Instead, he turned back toward the bowed screen door and knocked on it. The door clacked and rattled in its frame making more noise than his pathetic knock. After the noise dissipated, he listened for footsteps on the other side. He knew the creaky plank floor announced every single step loudly, so he’d hear his mom approach. Again, he heard nothing. He knocked again but much harder. The sound could have raised the dead.
After a few seconds of unnerving silence, he heard someone stir on the other side. Slow, heavy steps made their way to the door. The curtain parted and he could see his mom’s face, or at least a much older version of his mom’s face, through the mottled glass. She didn’t smile or seem surprised. She wore the peeved look of a woman dealing with an unwanted door-to-door salesman, but she opened the door and stood there behind the latched screen door.
“Eric? What are you doing here?” she asked. Her voice creaked like the old house. She too had been worn down by time. She had white hair now and had put on a lot of weight. Her skin, always brown and weathered from so many summers spent in the fields, looked pale and dry like the red Georgia clay cracked by an endless drought. She stood slightly stooped as if the weight of her life had begun to win the battle of attrition.
“I wanted to come see you.”
“Why didn’t you call first?”
“I-I didn’t think I needed to.”
“I wish you would have called. I’m not ready for visitors.”
Eric didn’t know what to say at first. He just stared at her through the screen. She wore one of those house coats she always wore when she had on a nightgown, but it was just after Noon, well past the time for being dressed for the day.
“Can I come in?” he asked finally.
She looked at him as if he had asked a silly question. “Come on in,” she replied. She opened the door wider as if he needed more room to squeeze by her, but she didn’t touch the screen door.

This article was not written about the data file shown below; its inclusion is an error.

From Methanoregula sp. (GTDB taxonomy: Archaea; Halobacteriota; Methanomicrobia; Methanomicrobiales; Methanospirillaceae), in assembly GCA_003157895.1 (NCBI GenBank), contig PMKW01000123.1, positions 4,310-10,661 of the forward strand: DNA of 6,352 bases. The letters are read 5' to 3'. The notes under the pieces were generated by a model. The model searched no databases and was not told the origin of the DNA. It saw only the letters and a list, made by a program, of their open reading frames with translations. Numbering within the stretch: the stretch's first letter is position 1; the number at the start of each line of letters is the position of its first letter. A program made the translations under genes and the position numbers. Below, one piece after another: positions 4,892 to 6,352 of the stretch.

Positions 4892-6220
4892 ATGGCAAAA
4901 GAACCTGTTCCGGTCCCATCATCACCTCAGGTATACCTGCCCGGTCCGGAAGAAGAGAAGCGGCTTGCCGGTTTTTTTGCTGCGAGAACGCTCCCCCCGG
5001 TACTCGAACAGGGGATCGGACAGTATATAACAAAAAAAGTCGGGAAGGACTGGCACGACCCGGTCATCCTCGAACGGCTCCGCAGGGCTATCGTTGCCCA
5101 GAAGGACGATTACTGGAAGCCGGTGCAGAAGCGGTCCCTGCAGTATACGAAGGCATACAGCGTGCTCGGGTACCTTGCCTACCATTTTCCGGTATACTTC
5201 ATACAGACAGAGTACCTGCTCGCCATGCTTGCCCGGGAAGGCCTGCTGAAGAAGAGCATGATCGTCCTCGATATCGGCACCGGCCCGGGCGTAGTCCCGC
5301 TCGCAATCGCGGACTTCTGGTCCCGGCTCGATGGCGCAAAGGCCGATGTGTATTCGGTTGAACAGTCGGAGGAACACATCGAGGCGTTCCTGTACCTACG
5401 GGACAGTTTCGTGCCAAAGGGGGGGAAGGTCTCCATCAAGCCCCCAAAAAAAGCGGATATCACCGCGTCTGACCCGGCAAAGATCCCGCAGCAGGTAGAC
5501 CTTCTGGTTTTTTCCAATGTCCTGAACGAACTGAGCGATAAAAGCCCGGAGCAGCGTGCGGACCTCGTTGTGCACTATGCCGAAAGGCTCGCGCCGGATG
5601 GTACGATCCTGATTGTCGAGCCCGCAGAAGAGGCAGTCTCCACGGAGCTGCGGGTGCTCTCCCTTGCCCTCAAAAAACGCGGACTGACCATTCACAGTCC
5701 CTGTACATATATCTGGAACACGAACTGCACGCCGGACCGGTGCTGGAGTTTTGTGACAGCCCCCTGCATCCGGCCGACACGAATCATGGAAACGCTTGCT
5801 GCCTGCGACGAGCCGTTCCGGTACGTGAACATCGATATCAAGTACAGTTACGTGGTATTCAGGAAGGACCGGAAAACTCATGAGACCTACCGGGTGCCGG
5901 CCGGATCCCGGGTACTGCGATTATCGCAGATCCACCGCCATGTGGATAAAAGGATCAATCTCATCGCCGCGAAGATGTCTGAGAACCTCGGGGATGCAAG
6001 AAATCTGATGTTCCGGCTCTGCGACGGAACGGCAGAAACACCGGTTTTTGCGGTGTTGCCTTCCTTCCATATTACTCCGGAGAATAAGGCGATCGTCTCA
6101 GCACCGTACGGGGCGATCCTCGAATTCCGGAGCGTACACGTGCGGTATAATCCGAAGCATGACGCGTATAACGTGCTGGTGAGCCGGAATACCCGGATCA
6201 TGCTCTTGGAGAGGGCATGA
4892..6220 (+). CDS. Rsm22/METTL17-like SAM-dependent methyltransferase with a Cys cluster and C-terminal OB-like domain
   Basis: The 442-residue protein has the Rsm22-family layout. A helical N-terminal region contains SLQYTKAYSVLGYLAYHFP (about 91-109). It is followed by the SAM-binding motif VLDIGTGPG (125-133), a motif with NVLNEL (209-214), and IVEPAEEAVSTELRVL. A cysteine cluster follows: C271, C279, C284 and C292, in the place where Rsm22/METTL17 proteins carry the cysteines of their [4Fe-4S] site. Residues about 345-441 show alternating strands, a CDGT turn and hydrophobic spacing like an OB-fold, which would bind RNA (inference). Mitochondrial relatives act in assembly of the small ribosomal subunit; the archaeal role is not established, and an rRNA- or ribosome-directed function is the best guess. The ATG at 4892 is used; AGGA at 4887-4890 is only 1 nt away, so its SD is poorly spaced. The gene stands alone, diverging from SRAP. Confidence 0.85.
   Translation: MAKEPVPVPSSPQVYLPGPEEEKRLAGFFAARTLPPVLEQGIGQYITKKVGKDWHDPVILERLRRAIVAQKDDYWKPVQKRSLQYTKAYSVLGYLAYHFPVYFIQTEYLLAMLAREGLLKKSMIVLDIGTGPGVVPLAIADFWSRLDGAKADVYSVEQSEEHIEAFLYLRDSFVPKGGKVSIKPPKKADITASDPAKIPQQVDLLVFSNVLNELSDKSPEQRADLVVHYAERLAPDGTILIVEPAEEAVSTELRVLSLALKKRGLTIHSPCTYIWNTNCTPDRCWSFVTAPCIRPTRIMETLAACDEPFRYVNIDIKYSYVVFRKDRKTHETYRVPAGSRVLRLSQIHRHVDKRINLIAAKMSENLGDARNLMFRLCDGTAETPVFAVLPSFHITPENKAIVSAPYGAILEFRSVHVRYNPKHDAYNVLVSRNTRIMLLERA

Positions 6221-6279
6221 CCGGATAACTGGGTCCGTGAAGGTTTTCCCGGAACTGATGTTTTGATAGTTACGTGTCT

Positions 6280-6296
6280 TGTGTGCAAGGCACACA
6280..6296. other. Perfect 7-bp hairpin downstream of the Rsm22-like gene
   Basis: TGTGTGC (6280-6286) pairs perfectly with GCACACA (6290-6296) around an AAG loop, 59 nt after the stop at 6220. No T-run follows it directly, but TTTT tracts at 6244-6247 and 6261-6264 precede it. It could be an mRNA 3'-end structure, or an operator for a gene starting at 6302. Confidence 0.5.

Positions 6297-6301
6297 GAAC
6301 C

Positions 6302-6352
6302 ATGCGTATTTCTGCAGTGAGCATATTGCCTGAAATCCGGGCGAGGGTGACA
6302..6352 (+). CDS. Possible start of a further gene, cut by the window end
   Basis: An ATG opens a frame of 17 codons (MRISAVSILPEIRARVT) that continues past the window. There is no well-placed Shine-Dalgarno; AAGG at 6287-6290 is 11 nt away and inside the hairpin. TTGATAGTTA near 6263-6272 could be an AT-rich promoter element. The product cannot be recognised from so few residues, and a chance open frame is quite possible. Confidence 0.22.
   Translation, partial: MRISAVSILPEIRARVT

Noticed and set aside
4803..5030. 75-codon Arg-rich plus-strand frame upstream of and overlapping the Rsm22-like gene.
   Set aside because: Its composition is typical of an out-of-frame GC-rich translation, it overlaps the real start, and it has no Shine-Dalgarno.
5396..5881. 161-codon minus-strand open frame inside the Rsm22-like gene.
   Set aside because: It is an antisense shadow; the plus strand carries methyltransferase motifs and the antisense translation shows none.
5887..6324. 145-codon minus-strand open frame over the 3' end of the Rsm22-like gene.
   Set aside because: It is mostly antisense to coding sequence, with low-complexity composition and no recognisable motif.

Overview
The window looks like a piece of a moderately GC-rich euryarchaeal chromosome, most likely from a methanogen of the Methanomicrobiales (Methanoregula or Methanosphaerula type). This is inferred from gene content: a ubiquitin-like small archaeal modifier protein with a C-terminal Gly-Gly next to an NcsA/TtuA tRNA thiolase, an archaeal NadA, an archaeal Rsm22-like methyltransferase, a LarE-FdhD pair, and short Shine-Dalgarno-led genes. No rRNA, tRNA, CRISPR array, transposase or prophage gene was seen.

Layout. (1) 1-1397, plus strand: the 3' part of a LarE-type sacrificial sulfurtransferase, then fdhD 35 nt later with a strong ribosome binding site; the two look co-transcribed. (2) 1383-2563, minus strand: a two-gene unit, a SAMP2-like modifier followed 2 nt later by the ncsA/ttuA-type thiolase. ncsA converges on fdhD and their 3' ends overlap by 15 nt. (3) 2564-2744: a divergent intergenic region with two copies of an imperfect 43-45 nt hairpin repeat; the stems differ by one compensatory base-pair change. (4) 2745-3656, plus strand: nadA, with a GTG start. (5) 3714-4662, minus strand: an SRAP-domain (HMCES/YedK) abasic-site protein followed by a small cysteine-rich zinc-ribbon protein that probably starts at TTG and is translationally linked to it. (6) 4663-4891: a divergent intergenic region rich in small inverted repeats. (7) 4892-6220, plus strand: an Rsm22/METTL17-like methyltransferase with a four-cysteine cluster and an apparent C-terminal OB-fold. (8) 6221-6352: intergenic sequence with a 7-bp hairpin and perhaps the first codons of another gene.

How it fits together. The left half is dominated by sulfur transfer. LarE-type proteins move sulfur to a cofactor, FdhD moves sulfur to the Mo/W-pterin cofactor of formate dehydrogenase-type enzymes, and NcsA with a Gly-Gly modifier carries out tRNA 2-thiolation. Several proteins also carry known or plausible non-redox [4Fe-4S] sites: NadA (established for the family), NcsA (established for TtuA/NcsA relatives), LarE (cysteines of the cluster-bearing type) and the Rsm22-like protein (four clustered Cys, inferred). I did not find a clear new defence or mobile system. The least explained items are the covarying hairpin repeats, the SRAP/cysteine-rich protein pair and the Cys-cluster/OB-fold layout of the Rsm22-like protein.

Eric stood there for a moment and then said, “The screen door is locked.” He nodded to it.
“Oh, sorry, I forget that I keep that locked now.” She fumbled with the latch. Her fingers were swollen and arthritic, so it took her a bit to remove the tiny metal arm of the latch from the eye hole. Eric looked on patiently. He had all the time in the world. There were no calls for him to take. He had no meetings to attend. His email had been disconnected after he had been fired rendering his phone useless for doing anything other than wasting time.
His mother pushed the screen door outward, and he stepped aside and through the door. She turned without a word and ambled toward the kitchen. He followed her, taking in the house that had at one time been as familiar to him as the back of his hand. It felt strange to be home again after so long. Everything looked the same, but it was different.
“Where’s that wife of yours? What’s her name, Carla?”
“Is she not with you?”
“No, she’s back in New York.”
Eric didn’t offer an explanation and his mother didn’t ask for one.
“You want some sweet tea?”
“Sure.” He salivated at the thought of her tea even after all of these years. He could still remember how it tasted on his lips.
He stepped into the kitchen behind her and she padded toward the refrigerator slowly. He took a seat at the shaky, metal table that had served as the dining room for the three of them for his entire childhood. The rubbery seat still felt as uncomfortable as it had when he was a petulant teenager. He still hated how the table had a perpetual glaze of stickiness to it that pinched at his skin, but something about that cramped kitchen with its steel sink and drippy faucet and the dank old refrigerator that rumbled in the corner made him feel like he belonged, like he had found what he was looking for. He allowed a smile to form on his lips, but he quickly suppressed it when his mother turned around with the jug of tea in her hand. He’d save it for another day when, or if, things ever got better again.